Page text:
Beijing has accused US Secretary of State Hillary Clinton of being "ignorant and irresponsible" over her remarks on the long-running stand-off between China and Japan over the ownership of a group of disputed islands in the East China Sea.
China responded aggressively when Clinton renewed a US commitment to defend Japanese territorial integrity by deploying three patrol ships to waters around Diaoyu/Senkaku islands.
"Clinton's comments were ignorant of essential historical facts and international law, and indiscriminate of rights and wrongs," an article by Chinese state-owned Xinhua news agency read.
The communist party's mouthpiece accused Clinton's "chaotic" foreign policies of exacerbating tensions between Tokyo and Beijing.
"Irresponsible US remarks concerning the Diaoyu Islands will worsen rather than relieve the tension over the issue," it said.
"With intensified tension and deteriorating security within the region, no less the prospect of reviving militarism in Japan, the security and economic recovery of the US would be largely affected. It is unwise for politicians to act shortsightedly," Xinhua wrote in a thinly veiled warning not to interfere in the area.
Xinhua blamed the confrontation on the US, saying it had "an unshirkable historical responsibility" because it returned administration of the archipelago to Japan in 1972.
Undermine the status quo
During a meeting with Japanese foreign minister Fumio Kishida, Clinton acknowledged that the islands, known as Diaoyu in China and Senkaku in Japan, were under Tokyo's administration and warned against "any unilateral actions" seeking to undermine the status quo.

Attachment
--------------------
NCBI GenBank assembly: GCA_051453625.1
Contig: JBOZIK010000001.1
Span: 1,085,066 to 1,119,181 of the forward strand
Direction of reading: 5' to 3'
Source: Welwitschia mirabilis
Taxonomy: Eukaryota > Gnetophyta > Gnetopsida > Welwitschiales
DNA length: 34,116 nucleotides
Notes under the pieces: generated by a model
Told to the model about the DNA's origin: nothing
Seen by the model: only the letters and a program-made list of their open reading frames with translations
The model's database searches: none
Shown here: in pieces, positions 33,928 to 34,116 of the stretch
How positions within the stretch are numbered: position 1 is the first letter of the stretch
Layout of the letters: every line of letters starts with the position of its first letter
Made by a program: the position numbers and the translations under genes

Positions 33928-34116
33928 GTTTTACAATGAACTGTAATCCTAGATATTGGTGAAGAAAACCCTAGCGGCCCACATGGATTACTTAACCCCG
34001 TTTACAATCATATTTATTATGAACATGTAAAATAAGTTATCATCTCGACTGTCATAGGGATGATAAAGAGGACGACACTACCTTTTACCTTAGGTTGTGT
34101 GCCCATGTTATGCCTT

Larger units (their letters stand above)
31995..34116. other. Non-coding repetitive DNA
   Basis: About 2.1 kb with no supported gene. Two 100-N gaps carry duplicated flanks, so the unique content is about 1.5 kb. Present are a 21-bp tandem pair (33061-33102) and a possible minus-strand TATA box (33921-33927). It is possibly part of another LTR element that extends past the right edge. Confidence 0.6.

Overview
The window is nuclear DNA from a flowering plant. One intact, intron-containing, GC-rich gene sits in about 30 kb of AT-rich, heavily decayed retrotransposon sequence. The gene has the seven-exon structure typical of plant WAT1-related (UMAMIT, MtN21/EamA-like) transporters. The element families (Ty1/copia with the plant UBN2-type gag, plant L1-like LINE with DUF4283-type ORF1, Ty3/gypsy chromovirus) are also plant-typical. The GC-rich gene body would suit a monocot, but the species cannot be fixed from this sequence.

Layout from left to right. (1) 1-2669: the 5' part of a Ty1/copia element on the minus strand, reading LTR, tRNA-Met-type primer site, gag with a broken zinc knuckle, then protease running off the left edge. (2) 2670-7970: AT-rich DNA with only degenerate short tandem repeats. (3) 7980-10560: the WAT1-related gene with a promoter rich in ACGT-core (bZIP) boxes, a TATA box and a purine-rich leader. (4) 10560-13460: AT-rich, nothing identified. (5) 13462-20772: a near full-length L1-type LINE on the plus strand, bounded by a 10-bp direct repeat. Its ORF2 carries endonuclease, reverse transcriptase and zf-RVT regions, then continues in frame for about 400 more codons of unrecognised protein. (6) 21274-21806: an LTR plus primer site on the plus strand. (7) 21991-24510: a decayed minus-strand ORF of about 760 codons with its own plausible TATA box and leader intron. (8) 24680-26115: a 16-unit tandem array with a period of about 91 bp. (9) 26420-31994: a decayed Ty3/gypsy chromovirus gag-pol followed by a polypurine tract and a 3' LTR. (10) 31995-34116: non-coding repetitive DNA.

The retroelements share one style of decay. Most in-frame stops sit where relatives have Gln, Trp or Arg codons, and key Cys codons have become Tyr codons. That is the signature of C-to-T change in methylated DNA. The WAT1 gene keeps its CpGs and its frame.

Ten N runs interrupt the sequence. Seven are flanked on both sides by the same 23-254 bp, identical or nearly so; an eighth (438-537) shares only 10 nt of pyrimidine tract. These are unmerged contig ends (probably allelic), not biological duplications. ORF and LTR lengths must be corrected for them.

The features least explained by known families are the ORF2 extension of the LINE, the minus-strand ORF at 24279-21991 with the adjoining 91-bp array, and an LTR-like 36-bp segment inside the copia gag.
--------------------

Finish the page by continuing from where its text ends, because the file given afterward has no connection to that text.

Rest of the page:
"Although the United States does not take a position on the ultimate sovereignty of the islands, we acknowledge they are under the administration of Japan," Clinton said.
"We oppose any unilateral actions that would seek to undermine Japanese administration, and we urge all parties to take steps to prevent incidents and manage disagreements through peaceful means," Clinton, who will be stepping down as Secretary of State, said.
"Our alliance with Japan remains the cornerstone of American engagement with the region."
Both Tokyo and Beijing claim sovereignty over the small, ininhabited islands, which are located south of Okinawa and north of Taiwan.
Japan bought the archipelago from their Japanese family owners in September, triggering a diplomatic stand-off and provocations on both sides, including beach landings by nationalist protesters and naval patrols.
In the latest propaganda move, China has redrawn its official territorial map to include the disputed group of islands.